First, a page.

Local Tax Accountant Questions the Governments New Tax Scheme

The UK government has recently announced the implementation of quarterly tax returns from 2020.

The UK government is launching the biggest overhaul to the tax system since self assessment started. It is revolutionising the tax system, bringing the death of the tax return with it. The government is transforming the tax services it provides and has visions for providing a tax system where tax payers have digital accounts so time delays are eliminated and bureaucratic form filling is removed.

The government anticipates this digital system will be implemented by 2020. However, there is worry among the small businesses that the government’s ambitions may prove too costly to implement due to the financial impact and practicality for the small businesses themselves.

Large businesses and VAT registered businesses currently report their income and expenses to HMRC four times a year through VAT Returns and a quarterly instalment for Corporation tax.

By digitalising the tax system, it would lead to information being relayed to HMRC four times a year, instead of once a year as it currently is. Although the government has published leaflets about this overhaul, they have not issued any specific guidance, which has led to scaremongering among small businesses, tax professionals and accountants.

During this digital era, it makes sense for the tax system to become digitalised. Providing information in real time will not only assist in HMRC assessing the businesses tax liabilities in real time, it will provide business owners with information in real time as well, which can be used for making decisions.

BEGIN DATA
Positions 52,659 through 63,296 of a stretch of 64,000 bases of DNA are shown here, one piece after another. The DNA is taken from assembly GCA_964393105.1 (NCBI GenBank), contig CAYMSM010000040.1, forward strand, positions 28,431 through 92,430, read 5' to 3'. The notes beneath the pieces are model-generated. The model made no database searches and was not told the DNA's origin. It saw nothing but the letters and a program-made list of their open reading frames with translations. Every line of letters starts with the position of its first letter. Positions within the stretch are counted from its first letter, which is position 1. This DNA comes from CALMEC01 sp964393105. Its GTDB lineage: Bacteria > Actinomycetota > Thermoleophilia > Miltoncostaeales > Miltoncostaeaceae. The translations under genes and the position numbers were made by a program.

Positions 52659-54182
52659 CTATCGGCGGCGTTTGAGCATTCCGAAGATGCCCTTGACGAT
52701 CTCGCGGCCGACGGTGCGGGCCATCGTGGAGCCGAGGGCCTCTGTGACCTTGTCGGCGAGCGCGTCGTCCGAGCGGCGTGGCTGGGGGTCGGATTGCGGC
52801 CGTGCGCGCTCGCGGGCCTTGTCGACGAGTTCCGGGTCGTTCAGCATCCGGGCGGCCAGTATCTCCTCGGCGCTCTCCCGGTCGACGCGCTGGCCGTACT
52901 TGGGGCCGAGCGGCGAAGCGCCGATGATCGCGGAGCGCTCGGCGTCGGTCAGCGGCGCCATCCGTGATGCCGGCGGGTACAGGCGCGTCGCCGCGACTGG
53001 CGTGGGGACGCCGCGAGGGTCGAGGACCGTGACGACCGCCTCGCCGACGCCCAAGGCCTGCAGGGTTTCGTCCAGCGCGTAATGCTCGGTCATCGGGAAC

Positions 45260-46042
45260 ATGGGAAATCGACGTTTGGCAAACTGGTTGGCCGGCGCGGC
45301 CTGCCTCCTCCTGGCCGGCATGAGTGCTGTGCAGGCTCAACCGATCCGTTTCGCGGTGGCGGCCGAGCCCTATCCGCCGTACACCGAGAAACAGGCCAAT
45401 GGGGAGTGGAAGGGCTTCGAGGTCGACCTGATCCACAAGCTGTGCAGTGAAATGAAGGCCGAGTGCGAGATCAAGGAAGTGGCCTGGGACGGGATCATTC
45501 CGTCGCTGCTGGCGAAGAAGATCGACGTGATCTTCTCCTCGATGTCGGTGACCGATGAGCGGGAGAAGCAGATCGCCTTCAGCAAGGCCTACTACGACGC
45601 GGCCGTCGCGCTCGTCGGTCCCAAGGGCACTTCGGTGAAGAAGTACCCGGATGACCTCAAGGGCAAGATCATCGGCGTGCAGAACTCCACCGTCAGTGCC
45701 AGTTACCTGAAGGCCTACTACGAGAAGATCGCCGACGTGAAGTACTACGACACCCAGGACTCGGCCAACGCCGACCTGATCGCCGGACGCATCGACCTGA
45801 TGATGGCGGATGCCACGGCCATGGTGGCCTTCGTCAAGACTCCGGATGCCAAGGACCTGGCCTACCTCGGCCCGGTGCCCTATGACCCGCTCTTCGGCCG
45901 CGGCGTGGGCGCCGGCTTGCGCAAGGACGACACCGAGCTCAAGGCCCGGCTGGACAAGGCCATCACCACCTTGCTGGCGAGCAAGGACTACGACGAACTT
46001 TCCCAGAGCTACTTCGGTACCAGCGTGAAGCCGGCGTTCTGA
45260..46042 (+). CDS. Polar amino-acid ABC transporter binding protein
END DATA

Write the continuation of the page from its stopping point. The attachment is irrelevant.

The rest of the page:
For the treasury, it is envisaged that the most important point is that tax will be collected early , i.e during the tax year rather than approximately 10 months after the end of a tax year. This will lead to tax being distributed around the economic and welfare system quicker, with commentators speculating that the government wants the early collection of tax to reduce the borrowing deficit quicker.

For accountants, information will be provided to them four times a year rather than once a year. This will be helpful for those clients who find it difficult to provide information, as the threat of four penalties for late filing may prompt and educate them to provide information on time.

HMRC hopes by pre-populating the tax return with sources of income, self assessing will become easier, quicker and less stressful. However, tax practitioners and accountants are concerned whether HMRC can deliver an IT system that can cope with such demands, bearing in mind the problems businesses have had with auto enrolment.

HMRC has commented: “By 2020 HMRC will be a world-leading tax administration that is efficient, effective and easier for customers to use, enabled by £1.3bn of extra investment announced in November’s Autumn Statement.”

Sadia Ajaz of Avery Clifton has stated, “HMRC should consider the needs of the different types of taxpayers in the UK. Whilst they are making policy and regulations, they must consider the regard from the rights of the tax payers and the law of the land to ensure particular types of tax payers are not at a disadvantage from HMRC’s latest overhaul.”

For more information you can visit Avery Clifton’s website:http://averyclifton.com

The tax and accountancy profession, along with small businesses keenly await detailed guidance on the death of the tax return.

Contact Info:
Name: Sadia Ajaz-Moir
Email: Send Email
Organization: Avery Clifton
Address: 77 Albert Road, Caversham, Reading, RG4 7AW
Phone: 0118 907 9224
Website: http://averyclifton.com

Release ID: 101213